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Do collective actions clear common air? The effect of international environmental protocols on sulphur emissions


  • Aakvik, Arild
  • Tjøtta, Sigve


This paper considers the effects of voluntary international environmental protocols on emissions, in particular the effect of the 1985 Helsinki Protocol and the 1994 Oslo Protocol on the reduction of sulphur oxides. The analysis employs panel data from 30 European countries over the period between 1960 and 2002. We divide all countries into 'signatories' and 'controls', i.e., those that have signed and ratified a specific protocol and those that have not. Using a difference-in-difference panel data regression model, including yearly dummies and country-specific quadratic growth trajectories, we find no significant effect of either the Helsinki or the Oslo agreement in reducing sulphur emissions.

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  • Aakvik, Arild & Tjøtta, Sigve, 2011. "Do collective actions clear common air? The effect of international environmental protocols on sulphur emissions," European Journal of Political Economy, Elsevier, vol. 27(2), pages 343-351, June.
  • Handle: RePEc:eee:poleco:v:27:y:2011:i:2:p:343-351

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    References listed on IDEAS

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    Cited by:

    1. Tobias Böhmelt & Jürg Vollenweider, 2015. "Information flows and social capital through linkages: the effectiveness of the CLRTAP network," International Environmental Agreements: Politics, Law and Economics, Springer, vol. 15(2), pages 105-123, May.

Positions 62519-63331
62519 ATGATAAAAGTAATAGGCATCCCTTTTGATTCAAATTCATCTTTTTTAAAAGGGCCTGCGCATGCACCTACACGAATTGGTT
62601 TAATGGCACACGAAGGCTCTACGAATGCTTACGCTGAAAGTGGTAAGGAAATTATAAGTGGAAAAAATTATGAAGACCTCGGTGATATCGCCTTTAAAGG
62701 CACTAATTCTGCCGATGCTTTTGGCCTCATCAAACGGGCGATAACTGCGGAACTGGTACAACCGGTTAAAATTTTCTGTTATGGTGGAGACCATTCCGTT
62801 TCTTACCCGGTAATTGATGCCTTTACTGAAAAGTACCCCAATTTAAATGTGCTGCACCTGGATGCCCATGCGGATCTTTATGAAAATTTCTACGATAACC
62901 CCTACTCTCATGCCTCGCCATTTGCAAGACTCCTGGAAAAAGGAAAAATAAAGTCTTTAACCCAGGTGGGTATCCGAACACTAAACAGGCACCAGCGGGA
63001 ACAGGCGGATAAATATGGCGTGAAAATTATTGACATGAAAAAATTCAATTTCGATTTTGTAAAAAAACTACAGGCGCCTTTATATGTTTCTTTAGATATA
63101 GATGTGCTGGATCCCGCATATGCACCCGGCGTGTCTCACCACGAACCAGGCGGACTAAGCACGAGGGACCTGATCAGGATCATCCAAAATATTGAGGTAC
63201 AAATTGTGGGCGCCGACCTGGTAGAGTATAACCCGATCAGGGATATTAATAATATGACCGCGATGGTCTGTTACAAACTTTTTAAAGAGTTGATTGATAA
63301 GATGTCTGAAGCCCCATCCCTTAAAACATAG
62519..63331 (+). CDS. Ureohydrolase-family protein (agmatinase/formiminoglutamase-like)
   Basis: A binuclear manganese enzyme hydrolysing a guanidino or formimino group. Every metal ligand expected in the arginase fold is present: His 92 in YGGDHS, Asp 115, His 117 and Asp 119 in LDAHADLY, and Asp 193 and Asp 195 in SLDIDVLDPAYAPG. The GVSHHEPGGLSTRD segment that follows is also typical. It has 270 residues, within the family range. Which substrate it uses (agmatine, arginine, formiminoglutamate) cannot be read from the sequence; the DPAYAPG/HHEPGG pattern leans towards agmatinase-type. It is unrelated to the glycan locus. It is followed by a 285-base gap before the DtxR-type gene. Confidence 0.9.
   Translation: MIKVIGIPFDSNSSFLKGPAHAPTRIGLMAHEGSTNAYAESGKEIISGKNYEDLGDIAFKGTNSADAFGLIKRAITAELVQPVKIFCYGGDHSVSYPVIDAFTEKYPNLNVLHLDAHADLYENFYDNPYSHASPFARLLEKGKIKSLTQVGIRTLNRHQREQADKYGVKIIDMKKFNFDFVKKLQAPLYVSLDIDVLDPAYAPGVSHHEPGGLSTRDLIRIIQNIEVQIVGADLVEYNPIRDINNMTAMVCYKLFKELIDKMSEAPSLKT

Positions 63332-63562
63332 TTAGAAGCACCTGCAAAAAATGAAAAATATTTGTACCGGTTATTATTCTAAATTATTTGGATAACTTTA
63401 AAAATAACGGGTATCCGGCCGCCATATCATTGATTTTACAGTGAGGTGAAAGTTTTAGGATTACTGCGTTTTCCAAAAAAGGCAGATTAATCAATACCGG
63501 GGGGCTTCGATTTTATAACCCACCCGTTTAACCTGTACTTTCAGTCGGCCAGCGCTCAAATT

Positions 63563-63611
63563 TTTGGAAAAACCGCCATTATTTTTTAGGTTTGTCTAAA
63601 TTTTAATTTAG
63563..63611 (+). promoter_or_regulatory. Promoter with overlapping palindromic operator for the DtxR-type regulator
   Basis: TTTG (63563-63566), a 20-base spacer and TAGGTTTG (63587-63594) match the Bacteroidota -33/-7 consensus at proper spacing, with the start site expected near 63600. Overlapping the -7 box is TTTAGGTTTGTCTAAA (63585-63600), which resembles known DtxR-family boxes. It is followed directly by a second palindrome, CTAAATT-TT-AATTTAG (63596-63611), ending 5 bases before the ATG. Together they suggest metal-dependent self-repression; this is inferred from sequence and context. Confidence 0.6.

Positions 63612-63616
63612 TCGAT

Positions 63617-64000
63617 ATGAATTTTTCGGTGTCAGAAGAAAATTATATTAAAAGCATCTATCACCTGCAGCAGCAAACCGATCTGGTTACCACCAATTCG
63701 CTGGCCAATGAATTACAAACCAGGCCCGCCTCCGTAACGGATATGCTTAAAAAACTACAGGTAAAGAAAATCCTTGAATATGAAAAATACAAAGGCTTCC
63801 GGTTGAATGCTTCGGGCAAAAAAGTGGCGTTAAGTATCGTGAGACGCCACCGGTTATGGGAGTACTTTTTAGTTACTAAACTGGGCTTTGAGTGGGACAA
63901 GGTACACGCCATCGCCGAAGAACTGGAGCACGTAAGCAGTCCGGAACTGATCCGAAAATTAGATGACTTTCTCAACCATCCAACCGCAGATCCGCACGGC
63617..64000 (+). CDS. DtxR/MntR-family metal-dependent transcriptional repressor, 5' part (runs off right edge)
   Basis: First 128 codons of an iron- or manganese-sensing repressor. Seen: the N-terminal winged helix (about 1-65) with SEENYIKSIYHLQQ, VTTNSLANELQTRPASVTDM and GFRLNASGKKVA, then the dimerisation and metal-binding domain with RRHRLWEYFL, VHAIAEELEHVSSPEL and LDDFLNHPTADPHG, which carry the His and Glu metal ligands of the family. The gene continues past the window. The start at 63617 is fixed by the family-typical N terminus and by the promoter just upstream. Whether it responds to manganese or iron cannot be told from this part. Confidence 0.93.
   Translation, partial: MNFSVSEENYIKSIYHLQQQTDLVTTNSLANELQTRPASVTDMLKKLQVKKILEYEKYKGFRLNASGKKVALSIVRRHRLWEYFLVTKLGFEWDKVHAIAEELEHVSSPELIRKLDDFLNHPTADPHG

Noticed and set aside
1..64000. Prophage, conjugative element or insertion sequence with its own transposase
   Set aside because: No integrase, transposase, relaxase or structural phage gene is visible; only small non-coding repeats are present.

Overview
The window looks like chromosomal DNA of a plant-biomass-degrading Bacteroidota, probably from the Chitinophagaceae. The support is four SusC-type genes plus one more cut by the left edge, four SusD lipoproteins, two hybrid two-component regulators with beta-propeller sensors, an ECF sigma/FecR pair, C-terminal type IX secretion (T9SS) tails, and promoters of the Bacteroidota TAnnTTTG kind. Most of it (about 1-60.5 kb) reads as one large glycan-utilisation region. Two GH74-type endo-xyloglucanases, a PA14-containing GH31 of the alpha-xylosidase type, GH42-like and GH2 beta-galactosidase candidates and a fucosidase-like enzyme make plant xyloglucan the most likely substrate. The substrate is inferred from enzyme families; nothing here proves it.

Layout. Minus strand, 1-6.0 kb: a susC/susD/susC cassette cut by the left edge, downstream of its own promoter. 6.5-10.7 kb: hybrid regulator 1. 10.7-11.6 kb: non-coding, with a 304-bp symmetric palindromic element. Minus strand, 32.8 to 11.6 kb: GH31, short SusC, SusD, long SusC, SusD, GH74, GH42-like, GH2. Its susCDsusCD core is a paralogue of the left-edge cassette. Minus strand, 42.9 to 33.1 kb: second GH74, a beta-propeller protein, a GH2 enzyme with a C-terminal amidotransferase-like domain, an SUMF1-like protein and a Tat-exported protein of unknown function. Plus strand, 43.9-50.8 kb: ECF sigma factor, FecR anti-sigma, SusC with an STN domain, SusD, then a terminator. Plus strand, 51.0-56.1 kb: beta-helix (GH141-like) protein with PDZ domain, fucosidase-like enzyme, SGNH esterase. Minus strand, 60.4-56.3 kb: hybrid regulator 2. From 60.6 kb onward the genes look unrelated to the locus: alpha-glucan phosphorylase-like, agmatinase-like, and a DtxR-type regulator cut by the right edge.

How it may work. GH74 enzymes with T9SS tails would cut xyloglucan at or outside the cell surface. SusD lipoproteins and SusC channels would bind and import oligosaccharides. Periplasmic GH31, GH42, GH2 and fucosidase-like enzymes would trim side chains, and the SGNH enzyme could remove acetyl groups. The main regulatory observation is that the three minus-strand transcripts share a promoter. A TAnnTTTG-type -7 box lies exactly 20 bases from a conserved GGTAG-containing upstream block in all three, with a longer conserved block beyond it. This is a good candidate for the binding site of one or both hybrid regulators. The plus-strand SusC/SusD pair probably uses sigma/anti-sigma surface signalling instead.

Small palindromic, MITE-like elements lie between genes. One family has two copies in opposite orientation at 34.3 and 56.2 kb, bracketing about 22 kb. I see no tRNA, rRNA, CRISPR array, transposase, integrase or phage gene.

2. Rahel Aichele & Gabriel Felbermayr, 2013. "Estimating the Effects of Kyoto on Bilateral Trade Flows Using Matching Econometrics," The World Economy, Wiley Blackwell, vol. 36(3), pages 303-330, March.
    3. Rahel Aichele & Gabriel Felbermayr, 2015. "Kyoto and Carbon Leakage: An Empirical Analysis of the Carbon Content of Bilateral Trade," The Review of Economics and Statistics, MIT Press, vol. 97(1), pages 104-115, March.
    4. Rahel Aichele & Gabriel Felbermayr, 2013. "The Effect of the Kyoto Protocol on Carbon Emissions," Journal of Policy Analysis and Management, John Wiley & Sons, Ltd., vol. 32(4), pages 731-757, September.
    5. Yoomi Kim & Katsuya Tanaka & Shunji Matsuoka, 2017. "Institutional Mechanisms and the Consequences of International Environmental Agreements," Global Environmental Politics, MIT Press, vol. 17(1), pages 77-98, February.
    6. Aichele, Rahel & Felbermayr, Gabriel, 2012. "Kyoto and the carbon footprint of nations," Journal of Environmental Economics and Management, Elsevier, vol. 63(3), pages 336-354.
    7. Rahel Aichele, 2013. "Trade, Climate Policy and Carbon Leakage - Theory and Empirical Evidence," ifo Beiträge zur Wirtschaftsforschung, ifo Institute - Leibniz Institute for Economic Research at the University of Munich, number 49, April.
    8. Aurelie Slechten & Vincenzo Verardi, 2014. "Assessing the effectiveness of global air-pollution treaties on CO2 emissions," Working Papers 64981625, Lancaster University Management School, Economics Department.
    9. Aurélie Slechten & Vincenzo Verardi, 2016. "Measuring the Impact of Multiple Air Pollution Agreements on Global CO2 Emissions," Land Economics, University of Wisconsin Press, vol. 92(3), pages 534-554.
    10. Rahel Aichele & Gabriel Felbermayr, 2011. "What a Difference Kyoto Made: Evidence from Instrumental Variables Estimation," ifo Working Paper Series 102, ifo Institute - Leibniz Institute for Economic Research at the University of Munich.
    11. Jürg Vollenweider, 2013. "The effectiveness of international environmental agreements," International Environmental Agreements: Politics, Law and Economics, Springer, vol. 13(3), pages 343-367, September.

    More about this item


    International environmental agreements Program evaluation Panel data;

    JEL classification:

    • D62 - Microeconomics - - Welfare Economics - - - Externalities
    • H49 - Public Economics - - Publicly Provided Goods - - - Other
    • Q28 - Agricultural and Natural Resource Economics; Environmental and Ecological Economics - - Renewable Resources and Conservation - - - Government Policy


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